Fertilizing roses properly promotes good health and abundant bloom. Feeding roses is easy once you understand the differences between chemical
organic rose food.
Ways to fertilize roses.
Organic Rose Food vs Chemical Fertilizer
I have used both and I still use both as I feel that each brings something to the table that the other does not.
For instance, organic rose foods are, by nature, slow release rose fertilizers. They feed roses over a longer period.
Chemical rose bush fertilizer releases its nutrients almost immediately. Use it to fertilize your roses quickly. The drawback here is that it doesn't last long, especially in sandy soil which does not hold nutrients well.
While I do agree with the basic tenets of organic gardening, I am not fanatical about it. I find that roses planted into a bed enriched with copious amounts of high quality organic compost and then fed both chemical and organic rose food grow and bloom lushly in my sandy, infertile Florida soil.
Rose gardeners with richer soil may be able to achieve acceptable results using organic rose fertilizer exclusively.
Feeding Roses for Maximum Bloom
All chemical rose fertilizers consist of 3 basic nutrients: nitrogen, phosphorus and potassium. To these 3, some fertilizer companies will add iron and other minerals. But the basic 3 will always be included. The difference between one brand of rose food and another is mainly in the proportions.
Deciding which rose plant fertilizer to use when feeding your roses is simple once you know what each nutrient does for the bush.
Nitrogen stimulates the growth of foliage and canes. Too much nitrogen will cause the plant to put all of its energy into growing more and bigger canes and leaves to the absolute neglect of flower buds. Excess nitrogen also tends to cause excessively tender and succulent new growth that is attractive to aphids and other insect pests.
Phosphorus or phosphoric acid promotes root growth and flower production.
Potassium or potash increases vigor. Rose plants fed sufficient potash exhibit greater resistance to the major
and greater cold tolerance.
These 3 nutrients are listed on fertilizer packages like this: 18-24-16.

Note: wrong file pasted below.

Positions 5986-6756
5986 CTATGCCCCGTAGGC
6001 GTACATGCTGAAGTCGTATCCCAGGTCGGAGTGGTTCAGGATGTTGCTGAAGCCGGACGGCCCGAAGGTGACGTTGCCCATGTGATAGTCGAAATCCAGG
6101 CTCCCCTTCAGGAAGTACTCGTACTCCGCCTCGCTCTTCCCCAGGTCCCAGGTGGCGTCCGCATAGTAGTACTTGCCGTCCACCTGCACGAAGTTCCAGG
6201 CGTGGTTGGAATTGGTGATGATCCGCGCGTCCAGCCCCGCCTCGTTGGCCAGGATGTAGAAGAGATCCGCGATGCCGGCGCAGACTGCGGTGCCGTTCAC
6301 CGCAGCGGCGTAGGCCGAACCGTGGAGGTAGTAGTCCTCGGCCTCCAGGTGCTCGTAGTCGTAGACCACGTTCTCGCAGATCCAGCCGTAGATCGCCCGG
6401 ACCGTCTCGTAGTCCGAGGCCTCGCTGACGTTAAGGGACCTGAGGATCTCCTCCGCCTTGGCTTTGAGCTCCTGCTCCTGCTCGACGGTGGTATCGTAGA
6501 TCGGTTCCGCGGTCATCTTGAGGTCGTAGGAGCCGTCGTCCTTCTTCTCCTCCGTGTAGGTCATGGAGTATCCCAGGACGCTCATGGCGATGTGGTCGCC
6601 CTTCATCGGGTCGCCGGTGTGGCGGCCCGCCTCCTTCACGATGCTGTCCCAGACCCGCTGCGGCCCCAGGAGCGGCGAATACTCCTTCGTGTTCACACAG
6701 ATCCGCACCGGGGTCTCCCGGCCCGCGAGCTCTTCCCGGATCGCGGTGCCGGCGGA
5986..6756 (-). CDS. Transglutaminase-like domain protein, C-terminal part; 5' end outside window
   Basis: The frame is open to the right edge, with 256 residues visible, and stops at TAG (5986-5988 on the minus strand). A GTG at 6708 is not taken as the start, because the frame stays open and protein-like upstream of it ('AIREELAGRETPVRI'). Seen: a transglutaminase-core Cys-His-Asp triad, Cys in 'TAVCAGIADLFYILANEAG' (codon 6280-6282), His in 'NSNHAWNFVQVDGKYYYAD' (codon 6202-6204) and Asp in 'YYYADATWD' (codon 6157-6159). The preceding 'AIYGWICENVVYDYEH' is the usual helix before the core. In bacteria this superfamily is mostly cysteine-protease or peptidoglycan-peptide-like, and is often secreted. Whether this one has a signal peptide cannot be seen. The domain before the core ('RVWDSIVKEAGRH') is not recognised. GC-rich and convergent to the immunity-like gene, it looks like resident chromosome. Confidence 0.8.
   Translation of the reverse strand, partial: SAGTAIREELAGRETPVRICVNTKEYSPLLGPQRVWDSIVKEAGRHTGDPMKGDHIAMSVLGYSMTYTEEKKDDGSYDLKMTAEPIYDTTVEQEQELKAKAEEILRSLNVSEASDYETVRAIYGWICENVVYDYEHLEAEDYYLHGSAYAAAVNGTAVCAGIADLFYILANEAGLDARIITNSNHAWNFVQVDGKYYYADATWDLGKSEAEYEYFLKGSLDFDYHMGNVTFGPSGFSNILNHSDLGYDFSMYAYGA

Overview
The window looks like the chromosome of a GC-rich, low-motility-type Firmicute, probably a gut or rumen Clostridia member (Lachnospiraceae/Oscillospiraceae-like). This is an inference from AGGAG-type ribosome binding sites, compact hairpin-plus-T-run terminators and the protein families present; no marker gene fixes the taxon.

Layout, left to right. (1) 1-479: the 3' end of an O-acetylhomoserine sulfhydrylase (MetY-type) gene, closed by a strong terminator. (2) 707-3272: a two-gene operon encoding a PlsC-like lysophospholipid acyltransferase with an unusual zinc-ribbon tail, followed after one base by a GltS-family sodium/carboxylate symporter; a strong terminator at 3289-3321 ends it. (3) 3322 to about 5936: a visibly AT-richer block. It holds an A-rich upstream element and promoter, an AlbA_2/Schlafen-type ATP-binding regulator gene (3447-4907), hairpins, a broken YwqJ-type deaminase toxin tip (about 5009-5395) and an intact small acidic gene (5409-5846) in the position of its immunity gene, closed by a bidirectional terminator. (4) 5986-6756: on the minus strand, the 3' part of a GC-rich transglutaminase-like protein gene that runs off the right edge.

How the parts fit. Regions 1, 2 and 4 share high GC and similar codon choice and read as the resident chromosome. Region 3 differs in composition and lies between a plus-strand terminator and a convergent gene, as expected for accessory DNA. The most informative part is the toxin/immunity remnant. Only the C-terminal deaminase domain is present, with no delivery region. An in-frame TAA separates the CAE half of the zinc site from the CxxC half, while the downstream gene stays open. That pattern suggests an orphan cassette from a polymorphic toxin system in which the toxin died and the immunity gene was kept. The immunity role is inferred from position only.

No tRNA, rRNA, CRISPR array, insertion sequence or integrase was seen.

The first number is always nitrogen. The second is always phosphorus. The third is always potash. This never varies. You can tell at a glance what you are buying.
Here is how you use this information:
If some of your roses are getting off to a slow start in the spring, use a high nitrogen formula to jump start them into growth. Miracle Grow Rose Food is 18-24-16. Being 18% nitrogen this fertilizer promotes green growth.
Some Large Flowered roses produce weak stems which cause the heavy blooms to bow their heads in shame. A high phosphorus formula (the middle number) will promote stronger stems.
There is no single set of numbers anyone can give you which will achieve the desired effect in every case.
The important thing is to use a food which is specifically formulated for fertilizing roses. I have placed a small selection of rose fertilizers that I like right here for your convenience.
When to Fertilize Roses
These instructions apply to fertilizing roses growing in all planting zones.
Newly planted roses which have been set into properly prepared soil should not be fed until after their first flush of bloom has faded.
Feed roses which have been in the ground for more than 1 year, just as new spring growth begins. A second rose feeding should be given after the spring blooms fade and a third in midsummer.
Give each rose half a cup of granular rose fertilizer. Scratch it into the surface of the soil gently with a hoe if the soil is exposed. If your rose bed is mulched, just sprinkle the granules on top without disturbing the mulch. They will work their way into the soil the next time it rains.
If you are feeding your roses with fertilizer spikes or a water soluble rose food, follow the directions on the package. More is not better. If you increase the amount, the plants may experience fertilizer burn.
Also, always apply chemical fertilizer to moist soil. Otherwise the chemicals may burn the plants.
Fertilizing Roses in the South
In USDA zones 8-11, 1 extra feeding is necessary to encourage heavy fall flowering and get the roses through our mild winters. Give each plant half a cup of granular rose food in late summer.
Fertilizing Your Roses Via Their Leaves
This is called foliar feeding. It's a convenient way to fertilize your roses if you have a sprayer. Foliar feed when you want to boost bloom production. Do it in addition to feeding the soil, not as a substitute.
Foliar feeding works quickly because the nutrients are absorbed by the stomata (little openings) on the underside of the rose leaves.
Use a dedicated sprayer (not one which has been used to apply insecticides) and be sure to hit the undersides of the leaves.
Chapin makes a great sprayer for fertilizing roses at a low price:
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